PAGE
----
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3/23/2005 7:36:17 AM

 
Kevin Elliott
BetterPhoto Member Since: 8/10/2004
  I lived there for 15 years, loved it. Spent most of my hols in game reserves, there and in Namibaia, Botswana and Zimbabwe.

I realise this is a little late, but perhaps it'll help others.
Photographic challenges are many...

Dust is a huge problem. Keep things as clean as possible and clean your sensor often. For film cameras, take some compressed air/blower brush and clean it out regularly.

Except at the beginning and end of the day, light is harsh and contrasty as well as very blue. Polarisers can help, but are generally not needed for skies - they're blue enough already. The contrast is a real problem, so frame tight and watch your exposures. More wide angle shots are, generally, best avoided dring the middle of the day.

Bracketing's really worth while and also take a few versions of each shot - it's an expensive trip and a little camera shake can wreck an otherwise outstanding shot. It's not as if you can go back and re-shoot.

If you get a cool, cloudy day, there's little contrast and shots are very flat and cold. Warm ups will help.

Sunsets/rises are generally stunning and you should make a point of looking for them.

Much of the landscape potential (and there's lots) is determined by the positition of the sun. It's usually worth assessing a shot, then working out when the sun will be in the right place and coming back for it. May not be possible on holiday, of course.

Lots of lovely opportunities in the cape, make a point of shooting Table Mountain from Blouberg Strand across the bay. The botanical gardens at Kirstenbosch are great for flowers and birds.

Wildlife is a must - long lenses (generally) but watch the light. Don't foget the birds, there are hundreds of species, from the little waxbills to the eagles and vultures. Many of them are very colourful (blues, reds, yellows, greens etc.) and when you're sick and tired of looking at yet another lion lying in the grass, waiting for it to move, shoot a few birds instead.

Be ready for action - travel with the camera switched on and easy to grab. If you've an older manual camera, wind on after every shot, preset the exposure - it doesn't vary much except in the early hours - and practice grab, frame, focus and shoot - you should be able to get off a couple of good shots faster than the digital guys....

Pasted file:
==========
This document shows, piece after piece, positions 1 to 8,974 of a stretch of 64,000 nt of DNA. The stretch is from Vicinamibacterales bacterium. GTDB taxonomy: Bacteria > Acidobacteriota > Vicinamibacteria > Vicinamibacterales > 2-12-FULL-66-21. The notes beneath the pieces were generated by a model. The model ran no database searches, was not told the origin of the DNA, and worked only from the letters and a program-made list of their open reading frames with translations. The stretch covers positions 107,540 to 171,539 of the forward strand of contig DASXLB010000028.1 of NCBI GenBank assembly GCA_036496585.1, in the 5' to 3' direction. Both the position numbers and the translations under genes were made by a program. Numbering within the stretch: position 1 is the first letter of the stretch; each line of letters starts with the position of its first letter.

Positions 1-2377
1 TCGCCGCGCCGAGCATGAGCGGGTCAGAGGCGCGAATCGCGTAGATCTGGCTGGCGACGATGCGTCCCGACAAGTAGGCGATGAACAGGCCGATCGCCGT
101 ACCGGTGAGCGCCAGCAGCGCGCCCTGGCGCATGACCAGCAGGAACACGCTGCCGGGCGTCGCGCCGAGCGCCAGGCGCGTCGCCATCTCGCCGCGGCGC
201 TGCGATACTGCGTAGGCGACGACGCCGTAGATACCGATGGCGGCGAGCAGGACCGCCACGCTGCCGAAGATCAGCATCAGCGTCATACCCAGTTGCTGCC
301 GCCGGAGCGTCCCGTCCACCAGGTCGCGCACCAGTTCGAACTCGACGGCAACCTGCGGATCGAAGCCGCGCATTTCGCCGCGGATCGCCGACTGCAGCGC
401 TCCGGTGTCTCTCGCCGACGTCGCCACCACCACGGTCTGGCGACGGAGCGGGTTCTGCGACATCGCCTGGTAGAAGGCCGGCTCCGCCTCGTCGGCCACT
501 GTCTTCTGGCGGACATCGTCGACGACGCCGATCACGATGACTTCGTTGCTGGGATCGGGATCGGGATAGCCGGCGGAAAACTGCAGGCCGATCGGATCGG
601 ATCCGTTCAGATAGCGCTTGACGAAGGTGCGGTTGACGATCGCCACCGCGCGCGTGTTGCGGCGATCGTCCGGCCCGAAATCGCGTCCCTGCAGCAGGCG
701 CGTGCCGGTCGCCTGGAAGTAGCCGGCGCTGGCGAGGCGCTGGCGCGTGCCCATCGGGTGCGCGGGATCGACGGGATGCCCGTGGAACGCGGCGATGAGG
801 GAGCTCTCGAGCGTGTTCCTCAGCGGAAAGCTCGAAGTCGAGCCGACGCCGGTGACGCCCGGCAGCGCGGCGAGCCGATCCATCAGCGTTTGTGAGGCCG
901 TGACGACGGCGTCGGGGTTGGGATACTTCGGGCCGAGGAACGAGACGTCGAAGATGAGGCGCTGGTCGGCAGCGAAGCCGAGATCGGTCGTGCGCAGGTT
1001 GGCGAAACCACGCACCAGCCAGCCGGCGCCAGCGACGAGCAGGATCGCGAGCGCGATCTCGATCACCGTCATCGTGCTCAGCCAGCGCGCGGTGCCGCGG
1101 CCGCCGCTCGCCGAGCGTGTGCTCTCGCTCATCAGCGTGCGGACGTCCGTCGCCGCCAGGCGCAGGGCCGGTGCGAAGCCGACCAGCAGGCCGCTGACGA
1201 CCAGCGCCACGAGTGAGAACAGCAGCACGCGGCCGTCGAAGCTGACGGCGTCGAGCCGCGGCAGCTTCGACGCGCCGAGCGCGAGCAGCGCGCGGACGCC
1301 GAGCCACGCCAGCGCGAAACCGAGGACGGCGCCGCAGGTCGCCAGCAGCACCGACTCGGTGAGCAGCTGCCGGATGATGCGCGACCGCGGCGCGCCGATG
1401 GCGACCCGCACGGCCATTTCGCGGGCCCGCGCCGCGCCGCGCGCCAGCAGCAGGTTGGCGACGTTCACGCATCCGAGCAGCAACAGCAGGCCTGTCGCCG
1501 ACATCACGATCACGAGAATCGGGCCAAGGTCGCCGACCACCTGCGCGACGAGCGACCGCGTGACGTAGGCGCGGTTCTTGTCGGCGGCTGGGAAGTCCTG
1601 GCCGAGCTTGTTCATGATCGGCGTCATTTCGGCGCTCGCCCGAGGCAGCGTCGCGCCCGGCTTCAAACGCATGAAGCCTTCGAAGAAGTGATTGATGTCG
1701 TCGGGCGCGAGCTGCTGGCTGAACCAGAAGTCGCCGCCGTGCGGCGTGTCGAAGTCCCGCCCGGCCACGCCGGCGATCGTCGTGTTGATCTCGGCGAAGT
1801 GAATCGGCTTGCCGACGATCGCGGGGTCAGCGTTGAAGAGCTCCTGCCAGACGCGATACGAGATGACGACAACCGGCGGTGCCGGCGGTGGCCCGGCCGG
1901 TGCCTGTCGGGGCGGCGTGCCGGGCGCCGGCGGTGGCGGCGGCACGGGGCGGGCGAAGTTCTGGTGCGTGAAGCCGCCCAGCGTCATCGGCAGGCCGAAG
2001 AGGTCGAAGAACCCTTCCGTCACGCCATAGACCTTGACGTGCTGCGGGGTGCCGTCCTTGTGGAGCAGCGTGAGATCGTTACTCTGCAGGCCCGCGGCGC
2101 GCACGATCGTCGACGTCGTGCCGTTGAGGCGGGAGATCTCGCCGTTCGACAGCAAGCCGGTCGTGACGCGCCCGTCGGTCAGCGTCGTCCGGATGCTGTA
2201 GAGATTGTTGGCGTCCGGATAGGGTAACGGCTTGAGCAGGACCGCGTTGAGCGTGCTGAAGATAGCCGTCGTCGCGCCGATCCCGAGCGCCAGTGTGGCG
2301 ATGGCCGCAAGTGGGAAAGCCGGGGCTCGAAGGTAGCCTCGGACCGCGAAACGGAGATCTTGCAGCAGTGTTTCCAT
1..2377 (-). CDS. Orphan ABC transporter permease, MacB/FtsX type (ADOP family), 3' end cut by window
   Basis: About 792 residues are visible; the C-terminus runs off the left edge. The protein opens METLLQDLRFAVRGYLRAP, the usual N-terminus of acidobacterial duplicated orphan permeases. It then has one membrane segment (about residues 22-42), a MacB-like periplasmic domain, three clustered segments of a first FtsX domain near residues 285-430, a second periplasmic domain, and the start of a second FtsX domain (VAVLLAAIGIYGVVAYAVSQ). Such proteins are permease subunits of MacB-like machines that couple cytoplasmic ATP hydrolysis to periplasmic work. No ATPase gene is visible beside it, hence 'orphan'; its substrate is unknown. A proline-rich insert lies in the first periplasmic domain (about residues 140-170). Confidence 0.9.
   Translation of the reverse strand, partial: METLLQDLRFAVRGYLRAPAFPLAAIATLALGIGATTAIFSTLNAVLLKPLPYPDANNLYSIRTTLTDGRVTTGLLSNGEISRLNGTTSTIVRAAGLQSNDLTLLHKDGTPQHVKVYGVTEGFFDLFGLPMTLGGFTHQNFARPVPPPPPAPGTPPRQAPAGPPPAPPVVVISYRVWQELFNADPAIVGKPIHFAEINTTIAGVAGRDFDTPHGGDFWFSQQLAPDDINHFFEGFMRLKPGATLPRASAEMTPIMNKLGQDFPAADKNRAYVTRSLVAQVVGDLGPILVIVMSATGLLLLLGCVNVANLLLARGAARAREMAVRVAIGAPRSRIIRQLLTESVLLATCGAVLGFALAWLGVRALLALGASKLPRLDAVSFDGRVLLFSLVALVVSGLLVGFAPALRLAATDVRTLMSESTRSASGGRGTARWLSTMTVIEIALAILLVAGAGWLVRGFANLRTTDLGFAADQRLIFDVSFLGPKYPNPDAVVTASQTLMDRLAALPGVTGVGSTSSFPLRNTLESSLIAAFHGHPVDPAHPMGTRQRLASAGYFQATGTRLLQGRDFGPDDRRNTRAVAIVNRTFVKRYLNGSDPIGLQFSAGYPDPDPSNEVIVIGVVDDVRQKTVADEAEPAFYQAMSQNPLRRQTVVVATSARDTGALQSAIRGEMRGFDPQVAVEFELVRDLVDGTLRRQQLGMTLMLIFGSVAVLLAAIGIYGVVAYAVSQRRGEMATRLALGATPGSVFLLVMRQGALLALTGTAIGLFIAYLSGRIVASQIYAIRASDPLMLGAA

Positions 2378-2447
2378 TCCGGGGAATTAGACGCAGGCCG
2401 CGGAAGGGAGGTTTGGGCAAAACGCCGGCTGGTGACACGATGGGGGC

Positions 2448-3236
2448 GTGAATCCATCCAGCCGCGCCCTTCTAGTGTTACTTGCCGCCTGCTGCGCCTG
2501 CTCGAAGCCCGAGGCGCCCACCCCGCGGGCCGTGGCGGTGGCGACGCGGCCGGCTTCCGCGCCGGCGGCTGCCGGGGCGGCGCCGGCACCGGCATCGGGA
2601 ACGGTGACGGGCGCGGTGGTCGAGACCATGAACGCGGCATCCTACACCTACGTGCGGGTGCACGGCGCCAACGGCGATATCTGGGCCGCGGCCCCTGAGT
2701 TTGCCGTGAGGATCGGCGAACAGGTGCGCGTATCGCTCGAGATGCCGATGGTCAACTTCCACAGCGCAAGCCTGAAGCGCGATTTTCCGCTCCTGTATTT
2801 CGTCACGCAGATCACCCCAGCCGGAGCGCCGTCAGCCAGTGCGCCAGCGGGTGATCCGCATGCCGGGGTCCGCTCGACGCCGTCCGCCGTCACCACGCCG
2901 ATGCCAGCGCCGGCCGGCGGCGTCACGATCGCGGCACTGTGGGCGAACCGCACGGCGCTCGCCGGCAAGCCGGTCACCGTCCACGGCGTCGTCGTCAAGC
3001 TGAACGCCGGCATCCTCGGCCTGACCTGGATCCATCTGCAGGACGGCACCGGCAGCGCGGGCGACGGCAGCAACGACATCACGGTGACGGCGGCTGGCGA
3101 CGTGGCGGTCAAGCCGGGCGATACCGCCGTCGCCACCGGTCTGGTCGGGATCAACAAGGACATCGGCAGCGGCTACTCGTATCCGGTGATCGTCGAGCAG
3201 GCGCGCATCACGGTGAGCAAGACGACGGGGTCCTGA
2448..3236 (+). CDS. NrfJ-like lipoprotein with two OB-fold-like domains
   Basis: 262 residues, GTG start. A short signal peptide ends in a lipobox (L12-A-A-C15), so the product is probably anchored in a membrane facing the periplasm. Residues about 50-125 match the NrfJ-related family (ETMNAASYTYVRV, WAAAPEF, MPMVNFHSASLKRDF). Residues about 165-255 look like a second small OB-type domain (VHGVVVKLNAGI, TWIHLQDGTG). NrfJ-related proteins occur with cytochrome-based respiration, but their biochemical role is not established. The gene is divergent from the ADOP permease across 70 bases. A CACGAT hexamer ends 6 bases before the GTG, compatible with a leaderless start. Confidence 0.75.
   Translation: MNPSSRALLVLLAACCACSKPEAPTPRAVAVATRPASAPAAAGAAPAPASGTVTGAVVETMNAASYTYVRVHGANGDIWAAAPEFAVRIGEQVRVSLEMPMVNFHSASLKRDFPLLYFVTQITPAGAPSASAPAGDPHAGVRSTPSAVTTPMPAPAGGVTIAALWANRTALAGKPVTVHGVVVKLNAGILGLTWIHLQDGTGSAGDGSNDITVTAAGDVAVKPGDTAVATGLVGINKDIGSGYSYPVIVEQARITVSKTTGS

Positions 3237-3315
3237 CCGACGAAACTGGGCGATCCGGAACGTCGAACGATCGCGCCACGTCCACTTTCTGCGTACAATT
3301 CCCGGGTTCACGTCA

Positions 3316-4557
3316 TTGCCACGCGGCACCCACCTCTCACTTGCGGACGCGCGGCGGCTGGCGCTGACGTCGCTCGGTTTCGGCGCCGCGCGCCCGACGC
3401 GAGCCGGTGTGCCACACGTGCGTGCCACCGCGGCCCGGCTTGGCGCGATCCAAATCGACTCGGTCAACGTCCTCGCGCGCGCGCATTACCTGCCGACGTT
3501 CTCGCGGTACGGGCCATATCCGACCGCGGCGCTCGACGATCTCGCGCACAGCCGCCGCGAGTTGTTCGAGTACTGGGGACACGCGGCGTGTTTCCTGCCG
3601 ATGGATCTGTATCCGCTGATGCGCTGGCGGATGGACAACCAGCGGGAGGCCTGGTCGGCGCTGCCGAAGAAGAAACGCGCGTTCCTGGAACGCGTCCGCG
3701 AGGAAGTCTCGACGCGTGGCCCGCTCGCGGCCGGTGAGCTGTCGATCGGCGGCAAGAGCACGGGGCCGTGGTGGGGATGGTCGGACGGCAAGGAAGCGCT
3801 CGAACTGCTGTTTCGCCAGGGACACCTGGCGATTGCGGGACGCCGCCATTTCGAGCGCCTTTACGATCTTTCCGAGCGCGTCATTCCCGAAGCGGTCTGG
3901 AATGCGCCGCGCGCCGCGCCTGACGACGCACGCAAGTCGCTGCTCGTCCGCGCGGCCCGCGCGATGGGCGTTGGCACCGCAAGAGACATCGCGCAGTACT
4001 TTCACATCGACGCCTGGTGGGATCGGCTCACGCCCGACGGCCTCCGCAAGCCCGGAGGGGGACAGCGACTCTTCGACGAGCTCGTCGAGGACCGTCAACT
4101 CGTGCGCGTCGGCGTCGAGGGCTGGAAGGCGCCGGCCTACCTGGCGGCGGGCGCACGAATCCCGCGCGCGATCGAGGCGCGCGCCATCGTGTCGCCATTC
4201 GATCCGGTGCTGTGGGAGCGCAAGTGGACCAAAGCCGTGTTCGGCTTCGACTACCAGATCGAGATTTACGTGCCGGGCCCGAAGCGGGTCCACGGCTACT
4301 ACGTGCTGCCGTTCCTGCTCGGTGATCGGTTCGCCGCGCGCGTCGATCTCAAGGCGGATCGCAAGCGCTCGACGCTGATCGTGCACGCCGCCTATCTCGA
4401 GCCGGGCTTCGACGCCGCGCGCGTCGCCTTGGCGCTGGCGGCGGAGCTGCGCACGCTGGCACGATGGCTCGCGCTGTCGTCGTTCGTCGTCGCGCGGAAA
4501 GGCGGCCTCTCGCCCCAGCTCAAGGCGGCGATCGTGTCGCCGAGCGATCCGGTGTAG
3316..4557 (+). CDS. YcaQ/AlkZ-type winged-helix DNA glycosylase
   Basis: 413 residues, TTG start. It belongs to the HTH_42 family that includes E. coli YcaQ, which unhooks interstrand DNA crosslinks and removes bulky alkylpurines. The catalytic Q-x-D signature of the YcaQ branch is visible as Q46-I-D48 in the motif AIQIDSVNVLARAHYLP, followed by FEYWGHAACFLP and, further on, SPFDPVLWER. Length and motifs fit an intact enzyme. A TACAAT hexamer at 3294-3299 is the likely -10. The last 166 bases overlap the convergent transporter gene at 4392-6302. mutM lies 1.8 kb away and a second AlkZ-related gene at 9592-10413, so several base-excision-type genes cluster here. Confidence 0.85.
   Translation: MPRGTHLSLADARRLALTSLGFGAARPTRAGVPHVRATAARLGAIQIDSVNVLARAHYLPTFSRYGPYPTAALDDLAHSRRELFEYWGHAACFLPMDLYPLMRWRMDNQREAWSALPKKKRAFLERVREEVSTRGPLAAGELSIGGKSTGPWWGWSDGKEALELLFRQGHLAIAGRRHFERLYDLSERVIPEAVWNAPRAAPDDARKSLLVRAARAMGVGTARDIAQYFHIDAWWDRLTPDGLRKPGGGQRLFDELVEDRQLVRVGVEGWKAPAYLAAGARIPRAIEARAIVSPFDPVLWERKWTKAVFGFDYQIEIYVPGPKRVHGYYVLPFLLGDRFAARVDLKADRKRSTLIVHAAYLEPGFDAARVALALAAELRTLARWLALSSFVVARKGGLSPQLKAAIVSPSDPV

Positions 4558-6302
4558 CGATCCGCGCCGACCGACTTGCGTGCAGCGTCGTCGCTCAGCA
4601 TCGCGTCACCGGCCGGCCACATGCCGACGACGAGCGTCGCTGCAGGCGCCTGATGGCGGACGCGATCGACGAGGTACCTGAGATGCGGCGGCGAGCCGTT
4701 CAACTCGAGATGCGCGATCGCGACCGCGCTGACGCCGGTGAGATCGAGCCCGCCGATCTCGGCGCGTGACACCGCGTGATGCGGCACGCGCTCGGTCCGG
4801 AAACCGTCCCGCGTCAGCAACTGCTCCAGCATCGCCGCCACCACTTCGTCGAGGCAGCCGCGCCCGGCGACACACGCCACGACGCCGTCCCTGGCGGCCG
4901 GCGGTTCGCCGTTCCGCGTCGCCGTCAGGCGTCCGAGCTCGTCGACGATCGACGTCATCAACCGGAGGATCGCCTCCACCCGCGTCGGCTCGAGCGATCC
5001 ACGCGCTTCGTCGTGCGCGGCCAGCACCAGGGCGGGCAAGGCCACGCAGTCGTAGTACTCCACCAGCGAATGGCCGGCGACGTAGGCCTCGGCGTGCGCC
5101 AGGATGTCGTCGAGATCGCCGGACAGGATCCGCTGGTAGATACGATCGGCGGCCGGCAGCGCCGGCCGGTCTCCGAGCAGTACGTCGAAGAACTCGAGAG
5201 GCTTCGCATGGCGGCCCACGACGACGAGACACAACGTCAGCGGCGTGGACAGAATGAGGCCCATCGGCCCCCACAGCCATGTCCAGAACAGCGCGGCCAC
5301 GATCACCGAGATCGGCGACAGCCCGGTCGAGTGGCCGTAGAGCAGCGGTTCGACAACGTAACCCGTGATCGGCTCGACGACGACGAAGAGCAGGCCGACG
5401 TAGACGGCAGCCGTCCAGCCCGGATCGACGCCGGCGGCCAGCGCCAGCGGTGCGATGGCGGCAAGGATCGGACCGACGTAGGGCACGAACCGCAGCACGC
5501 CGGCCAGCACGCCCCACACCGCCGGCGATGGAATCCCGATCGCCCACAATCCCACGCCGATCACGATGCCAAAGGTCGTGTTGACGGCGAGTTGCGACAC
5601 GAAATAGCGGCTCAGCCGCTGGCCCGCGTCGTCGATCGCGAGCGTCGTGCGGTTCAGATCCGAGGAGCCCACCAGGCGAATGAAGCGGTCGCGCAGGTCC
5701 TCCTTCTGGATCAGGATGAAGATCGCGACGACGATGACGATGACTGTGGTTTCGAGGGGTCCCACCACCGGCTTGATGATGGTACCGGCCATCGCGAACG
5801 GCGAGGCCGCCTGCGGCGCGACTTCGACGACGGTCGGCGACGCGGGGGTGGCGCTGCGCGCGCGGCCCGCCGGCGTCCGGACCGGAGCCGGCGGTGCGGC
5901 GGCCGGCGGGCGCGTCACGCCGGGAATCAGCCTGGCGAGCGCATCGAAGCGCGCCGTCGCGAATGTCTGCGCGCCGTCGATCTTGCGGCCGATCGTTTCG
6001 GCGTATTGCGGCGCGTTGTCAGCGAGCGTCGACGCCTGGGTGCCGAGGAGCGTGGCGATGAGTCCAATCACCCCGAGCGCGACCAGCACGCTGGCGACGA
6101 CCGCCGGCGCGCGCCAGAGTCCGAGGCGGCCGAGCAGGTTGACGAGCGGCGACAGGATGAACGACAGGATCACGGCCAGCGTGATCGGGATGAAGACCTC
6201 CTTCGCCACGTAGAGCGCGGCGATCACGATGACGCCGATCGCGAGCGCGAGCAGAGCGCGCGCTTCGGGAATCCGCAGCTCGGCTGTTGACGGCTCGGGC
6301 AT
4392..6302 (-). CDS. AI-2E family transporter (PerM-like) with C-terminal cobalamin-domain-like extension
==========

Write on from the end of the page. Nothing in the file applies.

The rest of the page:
On films, the higher speeds are generally not needed in the day. In fact you may need ND filters to get the exposure correct above 200ISO. I used to shoot Kodachrome 25 most of the time with a 500 lens hand held, but braced against the car.

Don't worry about a bean bag. Cradle the camera in your hands and brace against the car door. Breath out gently as you shoot. The pics will be sharp.

In the game reserves, assuming that you're not travelling alone, when you see something, stop the car quietly, set the camera up, then get your passenger to turn the engine off. Shoot. Not only does this stop camera shake from engine vibration, but it often makes the animal look up to see why it's suddenly gone quiet.... Too often they're so busy feeding that you miss the face...

Stay for a few hours at the waterholes. Animals come and go. Watch the bush to see the animals approach it. A giraffe will often spend over an hour coming down to drink, making sure there are no predatrs around. Buffalo and elephant, just come straight in, sometimes at the run...

I could go on, but that's enough. Just don't get so tied up in the pictures that you forget to experience the bush and wild life...

Kev


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3/29/2005 12:10:31 AM

 
Thomas E. Harrison   Dear Kev, Just got back from S.A. and we had a fantastic time. Other than breifly looking at my pics, I am just setting down to see exactly what I have. What a Great country!Besides getting to take all the animal shots we were able to visit Table mnt. and some of the penninsula. Also we took over 68 Lbs of T-shirts to give to an Orphanage and were able to get some great shots of the children. Let u all know later how the pictures came out, Thanks for responding, Tom


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4/6/2005 6:43:18 AM

 
Kevin Elliott
BetterPhoto Member Since: 8/10/2004
  Tom, glad it went well. How did the shots come out?


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4/30/2005 4:47:25 PM